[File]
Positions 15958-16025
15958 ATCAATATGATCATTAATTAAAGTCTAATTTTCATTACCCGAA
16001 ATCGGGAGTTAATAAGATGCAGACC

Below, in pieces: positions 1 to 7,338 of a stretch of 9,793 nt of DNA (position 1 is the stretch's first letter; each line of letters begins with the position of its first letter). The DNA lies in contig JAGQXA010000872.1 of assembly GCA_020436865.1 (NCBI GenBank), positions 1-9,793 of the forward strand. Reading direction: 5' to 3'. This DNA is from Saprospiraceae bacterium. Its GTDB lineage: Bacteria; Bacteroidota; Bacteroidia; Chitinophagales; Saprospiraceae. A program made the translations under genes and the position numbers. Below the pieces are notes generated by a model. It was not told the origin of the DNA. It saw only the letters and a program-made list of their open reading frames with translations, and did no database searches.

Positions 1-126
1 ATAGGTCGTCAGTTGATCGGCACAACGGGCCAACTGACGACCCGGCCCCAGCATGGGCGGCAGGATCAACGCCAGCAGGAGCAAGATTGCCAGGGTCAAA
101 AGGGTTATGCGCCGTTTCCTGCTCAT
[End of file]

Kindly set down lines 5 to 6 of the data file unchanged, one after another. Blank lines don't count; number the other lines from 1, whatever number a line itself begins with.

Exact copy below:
Positions 1-126
1 ATAGGTCGTCAGTTGATCGGCACAACGGGCCAACTGACGACCCGGCCCCAGCATGGGCGGCAGGATCAACGCCAGCAGGAGCAAGATTGCCAGGGTCAAA